Since the BIA indicated its intention to publish new regulations regarding the Indian Child Welfare Act (ICWA), there have been at least five lawsuits filed challenging various aspects of the federal Indian Child Welfare Act (ICWA), state versions of that law, or the new BIA Guidelines upon which the proposed regulations are based. I previously commented on two of them. I have been too busy to stay entirely up-to-date on all of these cases since, but some basic information and links regarding them are below.
One of the best ways to keep up with what is going on is to follow the blogging of Kate Fort on Turtle Talk. Ms. Fort is a law professor at Michigan State University where the ICWA Appellate Clinic is assisting with the response to most of these cases. This October 19 Memo by the ICWA Defense Project provides a quick update on the cases, and many filings from the cases are available on this Turtle Talk page. My brief description of each case is below.
1) NATIONAL COUNCIL FOR ADOPTION v. JEWELL
- Filed May 27, 2015 in federal court in the Eastern District of Virginia.
- Challenges the new guidelines and some parts of ICWA itself.
- The claims in the Complaint of D.V., N.L., T.W., and Philip (Jay) McCarthy were dismissed without prejudice by stipulation. No other significant rulings yet.
2) DOE v. JESSON
- Filed June 3, 2015 in federal court in the District of Minnesota.
- Challenges the version of ICWA enacted in Minnesota STATE law, particularly as it relates to notice in a voluntary adoption.
- The Court denied the request for a preliminary injunction for two reasons. It found that the Minnesota ICWA allowed for the parents to remain anonymous as part of their notice, and (2) the Tribe pledged not to intervene in the adoption. In light of these facts and rulings, I would not be surprised if the case was eventually dismissed.
3) CARTER ET AL v. WASHBURN
- Filed July 7, 2015 in federal court in the District of Arizona.
- Challenges the New Guidelines and some aspects of the ICWA.
- This suit is backed by the Goldwater Institute, so it is a relatively well-funded and well-planned attack on the New Guidelines and parts of ICWA.
- No significant rulings yet.
- Rather ironically, much of the argument put forth in the Federal Defendants’ Motion to Dismiss is essentially that the New Guidelines are not binding and state courts don’t have to follow them. Many of the citations are to state court cases that proponents of the New Guidelines believe the state courts got wrong.
4) DOE v. PRUIT
- Filed August 18, 2015 in federal court in the Northern District of Oklahoma.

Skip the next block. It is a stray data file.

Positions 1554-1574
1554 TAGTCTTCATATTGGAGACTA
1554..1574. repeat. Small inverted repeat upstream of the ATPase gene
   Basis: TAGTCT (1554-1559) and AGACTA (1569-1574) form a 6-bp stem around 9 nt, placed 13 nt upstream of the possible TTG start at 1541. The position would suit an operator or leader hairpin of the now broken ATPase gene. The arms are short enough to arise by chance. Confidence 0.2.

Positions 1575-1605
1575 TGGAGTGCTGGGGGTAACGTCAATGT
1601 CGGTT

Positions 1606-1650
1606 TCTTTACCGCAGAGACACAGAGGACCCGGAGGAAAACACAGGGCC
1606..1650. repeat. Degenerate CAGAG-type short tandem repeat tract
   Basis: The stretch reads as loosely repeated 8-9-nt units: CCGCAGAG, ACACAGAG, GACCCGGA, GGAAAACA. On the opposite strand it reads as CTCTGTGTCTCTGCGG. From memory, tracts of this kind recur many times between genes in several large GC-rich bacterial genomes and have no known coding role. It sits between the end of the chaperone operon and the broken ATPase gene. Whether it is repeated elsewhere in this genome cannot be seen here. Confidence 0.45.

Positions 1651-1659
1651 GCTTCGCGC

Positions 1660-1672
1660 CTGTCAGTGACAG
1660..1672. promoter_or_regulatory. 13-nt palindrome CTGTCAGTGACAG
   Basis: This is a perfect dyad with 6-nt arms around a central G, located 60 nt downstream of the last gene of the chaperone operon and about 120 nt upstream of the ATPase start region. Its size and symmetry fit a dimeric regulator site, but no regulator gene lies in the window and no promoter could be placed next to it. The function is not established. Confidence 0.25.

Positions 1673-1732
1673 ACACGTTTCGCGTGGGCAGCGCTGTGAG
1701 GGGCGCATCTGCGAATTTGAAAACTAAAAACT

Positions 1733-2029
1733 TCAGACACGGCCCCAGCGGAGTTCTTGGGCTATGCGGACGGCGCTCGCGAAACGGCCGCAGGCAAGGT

- Challenges the version of ICWA enacted in Oklahoma STATE law, particularly as it relates to notice to tribes in a voluntary adoption.
- No significant rulings yet.
5) C.E.S. v. NELSON
- Filed in federal Court in the Western District of Michigan on September 29.
- Challenges the version ICWA enacted in Michigan STATE law, particularly the extra limitations in the state law regarding declining to transfer a case to tribal court.
- The federal case is the latest in a string of litigation. The Michigan Court of Appeals had just determined that the best interests of the child is not factor that can be considered when deciding whether to transfer and ordered that the case be transferred.
- The Plaintiffs received an immediate ex parte temporary restraining order preventing the transfer of their adoption case to tribal court. The Court will consider the case again tomorrow (October 21, 2015) and weigh whether to issue a preliminary injunction.
Below are a few of my very quick thoughts:
- I don’t think the actual federal ICWA statute is in much danger. However, aspects of the aggressive interpretation of that statute preferred by many tribes, and being pushed by the current administration at the BIA, are much more vulnerable.
- The key issues in both Minnesota and Oklahoma cases previously mentioned is the rights of tribes to be notified of an involved in voluntary adoption proceedings. The state laws at issue reflect the interpretation of the federal ICWA from the proposed regulations. These are cases where the interests of the Tribe are in direct conflict with the interests of the members of the Tribe (biological parents).
- One issue that is lurking but is not directly being litigated right now is to what extent Tribes can assert their influence over members who want nothing to do with the Tribe. Many people are enrolled as children rather than by choice as adults. Additionally, many tribes (e.g. the Cherokee) are making any lineal decedent of a member eligible for membership, meaning people who are less than 1% genetically Indian can be members. In the Oklahoma case above, at least one parent was not even aware that she was a tribal member until it screwed up her preferred voluntary adoptive placement. It is clear the biological parents in that case want nothing to do with the Tribe. In another Oklahoma case, the biological father tried to revoke the tribal membership of himself and his child to avoid the application of ICWA, but the case was decided on other grounds when the Oklahoma Supreme Court decided to disregard the New Guidelines. (In re M.K.T., C.D.T., and S.A.W.).